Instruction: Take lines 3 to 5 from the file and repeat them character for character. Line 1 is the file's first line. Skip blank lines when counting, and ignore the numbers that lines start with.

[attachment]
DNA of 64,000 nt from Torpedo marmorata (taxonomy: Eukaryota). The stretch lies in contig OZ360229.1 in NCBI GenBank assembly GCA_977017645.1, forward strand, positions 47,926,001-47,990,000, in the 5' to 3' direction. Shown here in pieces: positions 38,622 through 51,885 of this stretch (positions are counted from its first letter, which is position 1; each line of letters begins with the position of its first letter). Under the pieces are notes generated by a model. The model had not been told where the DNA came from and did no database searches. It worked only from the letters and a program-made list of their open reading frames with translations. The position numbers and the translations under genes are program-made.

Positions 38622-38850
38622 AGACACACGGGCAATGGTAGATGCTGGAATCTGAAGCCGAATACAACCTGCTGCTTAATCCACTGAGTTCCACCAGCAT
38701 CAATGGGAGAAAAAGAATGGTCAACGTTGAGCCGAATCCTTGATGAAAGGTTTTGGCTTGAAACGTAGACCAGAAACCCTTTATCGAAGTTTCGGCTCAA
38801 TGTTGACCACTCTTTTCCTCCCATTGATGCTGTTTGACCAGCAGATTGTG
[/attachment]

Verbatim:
38622 AGACACACGGGCAATGGTAGATGCTGGAATCTGAAGCCGAATACAACCTGCTGCTTAATCCACTGAGTTCCACCAGCAT
38701 CAATGGGAGAAAAAGAATGGTCAACGTTGAGCCGAATCCTTGATGAAAGGTTTTGGCTTGAAACGTAGACCAGAAACCCTTTATCGAAGTTTCGGCTCAA
38801 TGTTGACCACTCTTTTCCTCCCATTGATGCTGTTTGACCAGCAGATTGTG